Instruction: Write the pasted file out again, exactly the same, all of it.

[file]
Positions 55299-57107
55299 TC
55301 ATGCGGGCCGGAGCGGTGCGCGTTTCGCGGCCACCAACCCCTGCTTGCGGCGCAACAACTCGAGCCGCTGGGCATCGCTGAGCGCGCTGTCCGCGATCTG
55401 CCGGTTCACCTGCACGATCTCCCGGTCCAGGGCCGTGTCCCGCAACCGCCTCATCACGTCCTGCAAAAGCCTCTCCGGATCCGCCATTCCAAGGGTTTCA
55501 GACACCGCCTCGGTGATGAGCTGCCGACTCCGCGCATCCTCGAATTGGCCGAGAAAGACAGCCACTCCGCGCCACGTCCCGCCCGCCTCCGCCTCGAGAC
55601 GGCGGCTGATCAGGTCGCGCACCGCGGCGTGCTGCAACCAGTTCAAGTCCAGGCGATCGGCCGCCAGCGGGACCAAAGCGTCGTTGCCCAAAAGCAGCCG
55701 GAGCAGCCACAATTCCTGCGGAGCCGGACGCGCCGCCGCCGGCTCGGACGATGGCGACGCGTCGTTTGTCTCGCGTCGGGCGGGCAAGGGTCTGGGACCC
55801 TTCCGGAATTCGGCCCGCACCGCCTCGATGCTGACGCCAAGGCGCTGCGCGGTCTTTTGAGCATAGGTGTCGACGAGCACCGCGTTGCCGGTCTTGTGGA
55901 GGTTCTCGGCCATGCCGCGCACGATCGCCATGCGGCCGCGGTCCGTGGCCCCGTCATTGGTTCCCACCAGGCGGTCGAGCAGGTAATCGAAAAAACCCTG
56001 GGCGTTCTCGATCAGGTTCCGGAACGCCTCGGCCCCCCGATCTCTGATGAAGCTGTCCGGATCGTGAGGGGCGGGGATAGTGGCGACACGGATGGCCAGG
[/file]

Positions 55299-57107
55299 TC
55301 ATGCGGGCCGGAGCGGTGCGCGTTTCGCGGCCACCAACCCCTGCTTGCGGCGCAACAACTCGAGCCGCTGGGCATCGCTGAGCGCGCTGTCCGCGATCTG
55401 CCGGTTCACCTGCACGATCTCCCGGTCCAGGGCCGTGTCCCGCAACCGCCTCATCACGTCCTGCAAAAGCCTCTCCGGATCCGCCATTCCAAGGGTTTCA
55501 GACACCGCCTCGGTGATGAGCTGCCGACTCCGCGCATCCTCGAATTGGCCGAGAAAGACAGCCACTCCGCGCCACGTCCCGCCCGCCTCCGCCTCGAGAC
55601 GGCGGCTGATCAGGTCGCGCACCGCGGCGTGCTGCAACCAGTTCAAGTCCAGGCGATCGGCCGCCAGCGGGACCAAAGCGTCGTTGCCCAAAAGCAGCCG
55701 GAGCAGCCACAATTCCTGCGGAGCCGGACGCGCCGCCGCCGGCTCGGACGATGGCGACGCGTCGTTTGTCTCGCGTCGGGCGGGCAAGGGTCTGGGACCC
55801 TTCCGGAATTCGGCCCGCACCGCCTCGATGCTGACGCCAAGGCGCTGCGCGGTCTTTTGAGCATAGGTGTCGACGAGCACCGCGTTGCCGGTCTTGTGGA
55901 GGTTCTCGGCCATGCCGCGCACGATCGCCATGCGGCCGCGGTCCGTGGCCCCGTCATTGGTTCCCACCAGGCGGTCGAGCAGGTAATCGAAAAAACCCTG
56001 GGCGTTCTCGATCAGGTTCCGGAACGCCTCGGCCCCCCGATCTCTGATGAAGCTGTCCGGATCGTGAGGGGCGGGGATAGTGGCGACACGGATGGCCAGG